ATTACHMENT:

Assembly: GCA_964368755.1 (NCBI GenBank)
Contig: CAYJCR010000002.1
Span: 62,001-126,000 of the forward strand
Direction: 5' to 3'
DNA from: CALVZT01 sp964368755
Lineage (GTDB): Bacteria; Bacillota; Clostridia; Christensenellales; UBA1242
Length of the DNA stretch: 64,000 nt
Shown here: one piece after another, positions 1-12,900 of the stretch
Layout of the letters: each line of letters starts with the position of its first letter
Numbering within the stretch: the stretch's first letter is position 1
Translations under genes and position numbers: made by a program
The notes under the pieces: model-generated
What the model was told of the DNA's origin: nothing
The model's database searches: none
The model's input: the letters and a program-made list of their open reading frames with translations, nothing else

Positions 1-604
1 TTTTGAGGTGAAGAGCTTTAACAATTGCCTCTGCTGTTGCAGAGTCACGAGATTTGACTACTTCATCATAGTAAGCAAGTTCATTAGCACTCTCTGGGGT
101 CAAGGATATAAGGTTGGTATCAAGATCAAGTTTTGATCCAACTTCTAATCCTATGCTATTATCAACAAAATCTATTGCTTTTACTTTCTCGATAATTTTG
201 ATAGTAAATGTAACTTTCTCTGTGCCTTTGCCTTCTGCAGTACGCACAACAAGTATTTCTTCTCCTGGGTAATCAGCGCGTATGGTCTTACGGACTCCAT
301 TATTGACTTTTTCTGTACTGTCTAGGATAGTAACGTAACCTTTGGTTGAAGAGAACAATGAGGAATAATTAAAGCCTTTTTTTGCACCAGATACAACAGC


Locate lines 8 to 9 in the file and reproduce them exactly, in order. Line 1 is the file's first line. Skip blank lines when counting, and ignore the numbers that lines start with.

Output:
Shown here: one piece after another, positions 1-12,900 of the stretch
Layout of the letters: each line of letters starts with the position of its first letter